Rethinking of Social Solidarity
This paper is an inquiry into Richard Rorty's views on social solidarity. I attempt to
clarify two things: first, whether his argument over the reason and purpose of social
solidarity is persuasive; second, whether his doubts about the current argument over
social solidarity have validity.
That doubt appears with respect to the possibility of "solidarity based on others." On
the first point, I think his argument is persuasive. Rorty says social solidarity has the
purpose of "avoiding cruelty." It is my understanding that in this insistence "avoiding
cruelty" is consistent with our common values. We can generally understand that the
notion of "avoiding cruelty" includes not only recognition of the being of others but also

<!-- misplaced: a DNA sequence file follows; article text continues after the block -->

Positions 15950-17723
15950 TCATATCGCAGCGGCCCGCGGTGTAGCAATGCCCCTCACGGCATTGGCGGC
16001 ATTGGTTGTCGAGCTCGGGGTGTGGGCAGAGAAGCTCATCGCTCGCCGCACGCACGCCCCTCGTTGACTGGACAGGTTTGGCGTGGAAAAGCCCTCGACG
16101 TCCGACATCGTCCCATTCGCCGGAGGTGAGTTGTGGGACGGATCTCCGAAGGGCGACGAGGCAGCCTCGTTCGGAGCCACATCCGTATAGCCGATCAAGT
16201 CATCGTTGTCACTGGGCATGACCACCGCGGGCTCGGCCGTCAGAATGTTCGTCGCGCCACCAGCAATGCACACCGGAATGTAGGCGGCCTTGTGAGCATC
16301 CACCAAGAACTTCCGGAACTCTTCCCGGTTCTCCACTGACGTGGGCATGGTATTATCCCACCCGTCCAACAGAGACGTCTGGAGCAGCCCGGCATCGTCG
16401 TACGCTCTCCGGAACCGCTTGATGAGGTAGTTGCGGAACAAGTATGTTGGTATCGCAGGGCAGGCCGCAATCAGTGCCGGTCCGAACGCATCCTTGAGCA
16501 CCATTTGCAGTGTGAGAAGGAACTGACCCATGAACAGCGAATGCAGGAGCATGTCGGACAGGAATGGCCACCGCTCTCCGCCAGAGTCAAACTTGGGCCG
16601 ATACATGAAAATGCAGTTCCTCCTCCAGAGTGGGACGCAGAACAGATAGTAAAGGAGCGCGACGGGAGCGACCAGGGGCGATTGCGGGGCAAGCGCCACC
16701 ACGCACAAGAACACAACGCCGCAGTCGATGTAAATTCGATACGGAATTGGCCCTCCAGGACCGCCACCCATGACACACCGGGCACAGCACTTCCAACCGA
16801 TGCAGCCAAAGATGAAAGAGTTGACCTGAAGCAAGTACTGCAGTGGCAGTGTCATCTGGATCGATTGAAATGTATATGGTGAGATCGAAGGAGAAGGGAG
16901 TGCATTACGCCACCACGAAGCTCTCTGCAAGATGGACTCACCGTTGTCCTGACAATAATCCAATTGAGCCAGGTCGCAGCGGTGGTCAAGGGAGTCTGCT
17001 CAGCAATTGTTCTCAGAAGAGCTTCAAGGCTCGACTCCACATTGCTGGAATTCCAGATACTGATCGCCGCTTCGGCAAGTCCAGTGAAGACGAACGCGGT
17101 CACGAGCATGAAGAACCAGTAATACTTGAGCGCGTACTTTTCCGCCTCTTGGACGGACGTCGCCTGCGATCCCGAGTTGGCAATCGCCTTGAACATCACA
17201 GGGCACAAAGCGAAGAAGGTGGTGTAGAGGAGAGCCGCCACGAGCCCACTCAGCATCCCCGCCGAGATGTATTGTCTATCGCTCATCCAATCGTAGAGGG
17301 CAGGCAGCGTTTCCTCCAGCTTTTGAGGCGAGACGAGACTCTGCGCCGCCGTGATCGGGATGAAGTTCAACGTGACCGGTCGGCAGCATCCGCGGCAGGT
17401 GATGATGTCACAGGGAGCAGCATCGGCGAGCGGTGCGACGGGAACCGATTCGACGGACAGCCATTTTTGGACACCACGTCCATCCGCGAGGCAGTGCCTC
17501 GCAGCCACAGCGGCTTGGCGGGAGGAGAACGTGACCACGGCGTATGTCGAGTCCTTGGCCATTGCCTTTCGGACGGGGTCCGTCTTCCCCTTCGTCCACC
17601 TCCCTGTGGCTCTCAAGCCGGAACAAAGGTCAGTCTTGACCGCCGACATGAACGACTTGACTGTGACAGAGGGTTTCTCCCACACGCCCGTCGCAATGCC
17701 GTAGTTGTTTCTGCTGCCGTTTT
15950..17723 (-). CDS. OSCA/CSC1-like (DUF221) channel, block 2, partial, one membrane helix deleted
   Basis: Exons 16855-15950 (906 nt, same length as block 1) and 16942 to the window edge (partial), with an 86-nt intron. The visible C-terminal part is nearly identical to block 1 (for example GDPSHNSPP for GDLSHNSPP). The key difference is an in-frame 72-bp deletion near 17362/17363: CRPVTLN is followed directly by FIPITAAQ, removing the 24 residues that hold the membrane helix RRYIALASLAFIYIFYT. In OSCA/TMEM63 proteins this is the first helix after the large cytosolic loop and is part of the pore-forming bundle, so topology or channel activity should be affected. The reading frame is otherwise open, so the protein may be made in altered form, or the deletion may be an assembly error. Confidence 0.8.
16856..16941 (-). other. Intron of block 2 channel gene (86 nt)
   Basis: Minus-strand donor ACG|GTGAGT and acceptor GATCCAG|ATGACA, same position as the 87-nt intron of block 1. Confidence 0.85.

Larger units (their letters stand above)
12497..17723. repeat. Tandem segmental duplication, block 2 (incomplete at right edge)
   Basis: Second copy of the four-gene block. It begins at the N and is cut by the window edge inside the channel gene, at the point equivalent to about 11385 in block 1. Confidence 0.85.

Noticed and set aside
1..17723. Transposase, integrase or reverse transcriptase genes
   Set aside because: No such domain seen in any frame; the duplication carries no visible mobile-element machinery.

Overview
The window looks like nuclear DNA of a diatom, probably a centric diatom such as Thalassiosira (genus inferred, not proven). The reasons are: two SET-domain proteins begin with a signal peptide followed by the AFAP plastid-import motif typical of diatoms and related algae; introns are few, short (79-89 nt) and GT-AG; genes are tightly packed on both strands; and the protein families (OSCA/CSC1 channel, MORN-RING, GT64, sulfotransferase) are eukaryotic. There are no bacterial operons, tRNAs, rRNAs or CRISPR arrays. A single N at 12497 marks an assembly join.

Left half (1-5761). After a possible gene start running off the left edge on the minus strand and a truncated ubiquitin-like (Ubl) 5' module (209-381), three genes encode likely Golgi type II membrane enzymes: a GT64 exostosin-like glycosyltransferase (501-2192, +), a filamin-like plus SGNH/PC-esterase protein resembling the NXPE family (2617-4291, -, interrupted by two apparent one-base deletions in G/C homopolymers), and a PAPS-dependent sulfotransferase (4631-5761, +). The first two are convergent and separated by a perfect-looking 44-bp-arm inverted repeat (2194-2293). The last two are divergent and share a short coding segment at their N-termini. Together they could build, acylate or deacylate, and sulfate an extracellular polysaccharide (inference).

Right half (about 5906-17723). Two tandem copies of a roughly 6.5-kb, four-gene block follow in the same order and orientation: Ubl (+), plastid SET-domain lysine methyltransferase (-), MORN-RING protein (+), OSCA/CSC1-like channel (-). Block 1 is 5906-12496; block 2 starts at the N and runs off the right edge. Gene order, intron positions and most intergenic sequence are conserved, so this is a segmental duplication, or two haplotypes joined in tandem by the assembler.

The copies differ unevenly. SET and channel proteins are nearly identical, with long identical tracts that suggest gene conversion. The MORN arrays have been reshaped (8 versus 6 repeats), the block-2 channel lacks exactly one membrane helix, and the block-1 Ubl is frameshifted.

recognition of the freedom of others.
On the other hand, Rorty says social solidarity comes from what he calls "sympathy
for the pain of others." I think that this insistence, based on our experience, is useful for
Regarding Rorty's doubt, I reserve judgment on its validity. I agree that it is certain
that "solidarity based on others" cannot secure the being of all social members. But I
state my agreement with a reservation for I also think that the interpretation of "closed
others" and the conception of social solidarity based on reciprocity are controversial
On the other hand, I conclude that his rejection of universalism, namely, the rejection
of foundationalism is invalid. In my thinking, foundationalism is not worth serious
consideration from a pragmatic point of view. I assert, in contrast, that continuously
and jointly evaluating various beliefs that have "avoiding cruelty" as their purpose is
the most important point for social solidarity.